Of course, this kind of heavy-handed, bloody-minded action is only possible because Dr Fettke is a health professional, and therefore subject to the discipline of a regulatory body, even if it is being abused for unworthy personal ends and is clearly not in the public interest. Pete Evans, on the other hand, is a member of no such body, so he can’t be silenced, thank goodness.

This is why it’s important for everyone who speaks on nutrition to have a proper qualification – so they can be silenced when they embarrass the authorities, for example by being right about something the government and its appointed experts have been consistently wrong about. Especially in the middle of an epidemic, when damage control is the order of the day.

Well, here’s an idea – instead of “damage control” being about saving reputations, can’t we have damage control that will mean saving feet, eyes, and kidneys?

We don’t always say good things about Aussies (us New Zealanders, and vice versa), but they are our mates really and Gary Fettle is one of the good ones.  Shame on you Australia and the Australian Medical Authorities for allowing this to happen.

18 Comments on “Australia’s response to the diabetes epidemic – shooting the messenger.

  1. Thank you Grant for putting your voice into print. AHPRA’s actions are unconscionable particularly because their deliberations and edict have been made behind closed doors, denying Gary an opportunity to defend himself. That may yet come hopefully. Meanwhile an intelligent, knowledgable and articulate medical practitioner is being denied the right to treat his patients with honesty and integrity.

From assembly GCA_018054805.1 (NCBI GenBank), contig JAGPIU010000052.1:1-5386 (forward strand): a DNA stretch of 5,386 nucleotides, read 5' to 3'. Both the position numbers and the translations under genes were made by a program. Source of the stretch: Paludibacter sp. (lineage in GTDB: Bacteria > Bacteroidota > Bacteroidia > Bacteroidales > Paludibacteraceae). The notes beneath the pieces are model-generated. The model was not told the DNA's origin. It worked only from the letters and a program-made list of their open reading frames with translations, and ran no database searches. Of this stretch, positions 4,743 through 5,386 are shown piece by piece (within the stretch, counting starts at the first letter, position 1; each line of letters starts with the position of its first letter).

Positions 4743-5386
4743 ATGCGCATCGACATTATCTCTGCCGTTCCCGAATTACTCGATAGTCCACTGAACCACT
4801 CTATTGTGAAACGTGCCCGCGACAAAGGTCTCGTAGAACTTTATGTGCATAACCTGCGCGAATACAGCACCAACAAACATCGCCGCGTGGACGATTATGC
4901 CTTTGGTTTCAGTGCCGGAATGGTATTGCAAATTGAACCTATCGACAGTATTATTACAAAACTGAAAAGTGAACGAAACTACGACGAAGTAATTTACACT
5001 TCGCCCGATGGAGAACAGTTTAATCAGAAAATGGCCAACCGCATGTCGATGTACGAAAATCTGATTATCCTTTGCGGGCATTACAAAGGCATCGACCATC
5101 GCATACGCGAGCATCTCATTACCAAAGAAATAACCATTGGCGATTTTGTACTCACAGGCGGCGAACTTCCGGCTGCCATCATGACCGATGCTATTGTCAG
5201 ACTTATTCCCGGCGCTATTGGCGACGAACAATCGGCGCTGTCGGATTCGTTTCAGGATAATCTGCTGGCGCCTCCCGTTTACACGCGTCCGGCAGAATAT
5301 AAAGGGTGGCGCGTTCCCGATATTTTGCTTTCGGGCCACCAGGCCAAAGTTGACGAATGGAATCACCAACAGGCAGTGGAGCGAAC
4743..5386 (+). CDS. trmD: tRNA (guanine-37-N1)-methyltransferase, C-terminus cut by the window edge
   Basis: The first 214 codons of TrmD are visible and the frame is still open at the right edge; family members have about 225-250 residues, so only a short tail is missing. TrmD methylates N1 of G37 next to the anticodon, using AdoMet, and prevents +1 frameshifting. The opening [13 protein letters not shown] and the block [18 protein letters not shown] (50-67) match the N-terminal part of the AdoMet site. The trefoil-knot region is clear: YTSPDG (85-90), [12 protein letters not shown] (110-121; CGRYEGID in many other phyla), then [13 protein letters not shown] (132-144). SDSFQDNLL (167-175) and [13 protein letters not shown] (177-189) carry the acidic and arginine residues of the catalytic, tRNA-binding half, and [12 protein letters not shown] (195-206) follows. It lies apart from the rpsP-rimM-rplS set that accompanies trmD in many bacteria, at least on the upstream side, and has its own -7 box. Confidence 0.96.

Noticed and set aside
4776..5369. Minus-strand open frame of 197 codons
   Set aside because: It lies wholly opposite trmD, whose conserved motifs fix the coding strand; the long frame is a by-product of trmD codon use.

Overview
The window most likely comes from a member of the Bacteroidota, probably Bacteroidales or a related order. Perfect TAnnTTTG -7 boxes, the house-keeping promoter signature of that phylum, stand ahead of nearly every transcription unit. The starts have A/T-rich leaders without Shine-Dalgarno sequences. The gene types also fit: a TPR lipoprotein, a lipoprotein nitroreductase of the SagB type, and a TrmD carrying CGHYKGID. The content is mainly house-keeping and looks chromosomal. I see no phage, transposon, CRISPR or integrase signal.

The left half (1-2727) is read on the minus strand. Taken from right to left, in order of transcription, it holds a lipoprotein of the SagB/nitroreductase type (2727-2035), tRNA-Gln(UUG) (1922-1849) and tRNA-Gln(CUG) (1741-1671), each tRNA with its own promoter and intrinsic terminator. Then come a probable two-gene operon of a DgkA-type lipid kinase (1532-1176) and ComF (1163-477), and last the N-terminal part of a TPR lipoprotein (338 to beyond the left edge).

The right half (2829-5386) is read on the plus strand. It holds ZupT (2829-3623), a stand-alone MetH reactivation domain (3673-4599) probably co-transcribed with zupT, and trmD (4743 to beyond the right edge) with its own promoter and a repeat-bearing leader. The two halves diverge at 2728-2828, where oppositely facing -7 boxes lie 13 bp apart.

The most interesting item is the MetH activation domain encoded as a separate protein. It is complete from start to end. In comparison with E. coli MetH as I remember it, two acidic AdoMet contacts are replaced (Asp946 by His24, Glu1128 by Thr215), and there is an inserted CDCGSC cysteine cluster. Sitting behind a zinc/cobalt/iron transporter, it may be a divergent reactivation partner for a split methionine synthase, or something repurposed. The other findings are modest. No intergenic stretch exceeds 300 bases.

2. Haha, “Ass Prof”. That reminded me off the Seinfeld “Assman” episode. I think the usual abbreviation is “Assoc Prof”, probably for obvious reasons.
    But I agree with your sentiments with as regards to Dr Fettke. A terrible situation.

  3. I have just sent a Letter to the Editor to two newspapers. All doctors in Australia need to know that they may find themselves in hot water if they offer dietary advice. Does anyone know a journalist?

  4. The Fetkkes are amazing and inspiring. The ‘silencing’ may turn out to be a positive – at least, I hope it does – due to the publicity and awareness it drums up.

  5. The authorities should be careful what they wish for. What say AHPRA rule the medical professionals should not give nutritional advice? What happens in GP land where we are asked to give lifestyle advice, advise diabetics and manage weight problems. Who will take that load then? And if we do not have a formal qualification in exercise prescription them we shouldn’t give advice on exercise? They are digging themselves a big hole perhaps?